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HMRC sends warning to employers after Rangers tax ruling

HMRC officials are urging employers running employee benefit trusts to come forward following the Supreme Court ruling against the company that formerly owned Rangers football club.

They say there could be wide-ranging implications for businesses that support tax avoidance schemes.

The issue arose after Revenue officials took action against the former incarnation of Rangers Football Club, RFC 2012 PLC, which is now in liquidation.

The company had set up an employee benefit trust to avoid liability to income tax and national insurance contributions. The sums were invariably re-settled, on the exercise of the trustees' discretion and further to a loan application by the employee, to a sub-trust in accordance with the employer's recommendation and the employees' wishes.

HMRC assessed income tax on the sums paid as remuneration. The company appealed. The First-tier Tribunal and Upper Tribunal held that the trusts and loans were not shams, and that the scheme was effective in avoiding liability for income tax.

However, the Inner House upheld HMRC's argument that the scheme involved a redirection of the employees' earnings and did not therefore exclude those earnings from the charge to income tax, or remove the employer's liability to pay income tax under the PAYE system.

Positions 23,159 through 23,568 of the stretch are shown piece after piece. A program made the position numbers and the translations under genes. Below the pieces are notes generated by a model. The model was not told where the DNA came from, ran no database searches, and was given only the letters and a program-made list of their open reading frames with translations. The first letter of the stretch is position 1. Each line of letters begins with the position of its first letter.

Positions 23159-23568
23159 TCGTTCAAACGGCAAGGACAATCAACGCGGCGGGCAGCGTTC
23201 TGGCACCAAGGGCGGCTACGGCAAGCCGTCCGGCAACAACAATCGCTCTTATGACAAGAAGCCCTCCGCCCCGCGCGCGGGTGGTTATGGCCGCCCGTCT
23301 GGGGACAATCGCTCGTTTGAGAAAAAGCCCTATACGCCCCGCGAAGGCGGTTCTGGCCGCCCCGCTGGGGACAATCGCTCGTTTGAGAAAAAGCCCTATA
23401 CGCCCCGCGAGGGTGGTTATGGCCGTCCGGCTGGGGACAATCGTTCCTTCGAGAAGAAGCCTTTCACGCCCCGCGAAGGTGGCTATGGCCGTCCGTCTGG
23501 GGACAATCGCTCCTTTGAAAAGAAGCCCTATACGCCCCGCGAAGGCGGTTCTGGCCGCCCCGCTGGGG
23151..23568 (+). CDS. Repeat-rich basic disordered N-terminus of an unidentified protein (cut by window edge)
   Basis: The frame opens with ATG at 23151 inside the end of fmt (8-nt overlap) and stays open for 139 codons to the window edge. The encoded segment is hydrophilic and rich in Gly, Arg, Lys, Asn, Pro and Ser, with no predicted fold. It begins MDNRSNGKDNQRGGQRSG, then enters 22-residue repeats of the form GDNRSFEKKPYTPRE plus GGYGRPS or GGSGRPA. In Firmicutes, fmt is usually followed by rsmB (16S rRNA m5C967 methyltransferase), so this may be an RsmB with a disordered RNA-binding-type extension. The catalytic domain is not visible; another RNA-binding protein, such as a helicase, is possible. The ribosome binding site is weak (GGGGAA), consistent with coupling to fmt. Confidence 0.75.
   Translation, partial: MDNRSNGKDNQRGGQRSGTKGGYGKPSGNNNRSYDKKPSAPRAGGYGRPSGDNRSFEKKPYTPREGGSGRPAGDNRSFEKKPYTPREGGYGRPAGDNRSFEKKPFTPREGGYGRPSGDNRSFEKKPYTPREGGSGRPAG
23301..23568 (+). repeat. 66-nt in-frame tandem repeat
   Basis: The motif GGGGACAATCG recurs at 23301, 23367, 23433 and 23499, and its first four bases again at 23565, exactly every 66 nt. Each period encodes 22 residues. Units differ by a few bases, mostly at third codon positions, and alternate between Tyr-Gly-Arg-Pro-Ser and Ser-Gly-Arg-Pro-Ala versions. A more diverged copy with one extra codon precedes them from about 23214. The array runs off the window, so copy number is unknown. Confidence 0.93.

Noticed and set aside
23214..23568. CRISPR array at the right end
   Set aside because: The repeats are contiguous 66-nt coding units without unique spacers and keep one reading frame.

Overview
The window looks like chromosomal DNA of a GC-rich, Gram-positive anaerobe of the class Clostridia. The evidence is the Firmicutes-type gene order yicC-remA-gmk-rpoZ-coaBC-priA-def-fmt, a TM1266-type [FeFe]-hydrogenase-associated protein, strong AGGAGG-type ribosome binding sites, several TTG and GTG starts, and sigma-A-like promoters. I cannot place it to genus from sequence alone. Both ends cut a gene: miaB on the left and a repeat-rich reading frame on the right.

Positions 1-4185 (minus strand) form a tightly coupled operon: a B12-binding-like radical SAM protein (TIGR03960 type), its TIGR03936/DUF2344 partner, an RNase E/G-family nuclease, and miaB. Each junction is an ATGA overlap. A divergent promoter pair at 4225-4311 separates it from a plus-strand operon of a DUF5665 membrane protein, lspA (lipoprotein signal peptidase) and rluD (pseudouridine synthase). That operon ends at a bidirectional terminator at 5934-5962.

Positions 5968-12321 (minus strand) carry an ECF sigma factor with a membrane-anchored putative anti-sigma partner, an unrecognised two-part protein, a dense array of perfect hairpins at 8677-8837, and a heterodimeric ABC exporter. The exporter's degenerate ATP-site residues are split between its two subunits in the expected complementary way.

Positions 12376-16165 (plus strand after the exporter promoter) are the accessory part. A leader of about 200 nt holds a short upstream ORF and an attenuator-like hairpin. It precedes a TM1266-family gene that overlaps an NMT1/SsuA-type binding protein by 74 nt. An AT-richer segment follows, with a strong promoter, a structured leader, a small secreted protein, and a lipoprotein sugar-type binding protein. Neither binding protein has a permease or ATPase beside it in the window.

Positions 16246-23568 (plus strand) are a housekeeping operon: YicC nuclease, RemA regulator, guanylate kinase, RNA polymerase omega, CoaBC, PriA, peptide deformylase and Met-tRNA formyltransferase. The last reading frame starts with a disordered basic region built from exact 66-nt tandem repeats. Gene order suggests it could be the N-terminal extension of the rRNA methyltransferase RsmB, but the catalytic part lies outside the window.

The Supreme Court has now upheld that decision. It held that, as a rule, the charge to tax on employment income extended to money that an employee was entitled to have paid as their remuneration, whether paid to the employee or a third party.

David Richardson, director general of HMRC's customer compliance group, said: "This decision has wide-ranging implications for other avoidance cases and we encourage anyone who's tried to avoid tax on their earnings to now agree with us the tax owed. HMRC will always challenge contrived arrangements that try to deliver tax advantages never intended by parliament."

The ruling will not affect Rangers FC in its current formation, as the action was taken against RFC 2012 PLC. However, creditors of RFC may lose out, as some of the money that might have gone to them pending the outcome of the case will now go to HMRC.

The former Rangers chairman Sir David Murray, told the Guardian newspaper that he was "hugely disappointed" with the verdict. "The decision will be greeted with dismay by the ordinary creditors of the club, many of which are small businesses, who will now receive a much lower distribution in the liquidation of the club [...] than would otherwise have been the case."

To find out more about JPP's employment law services please visit employment law

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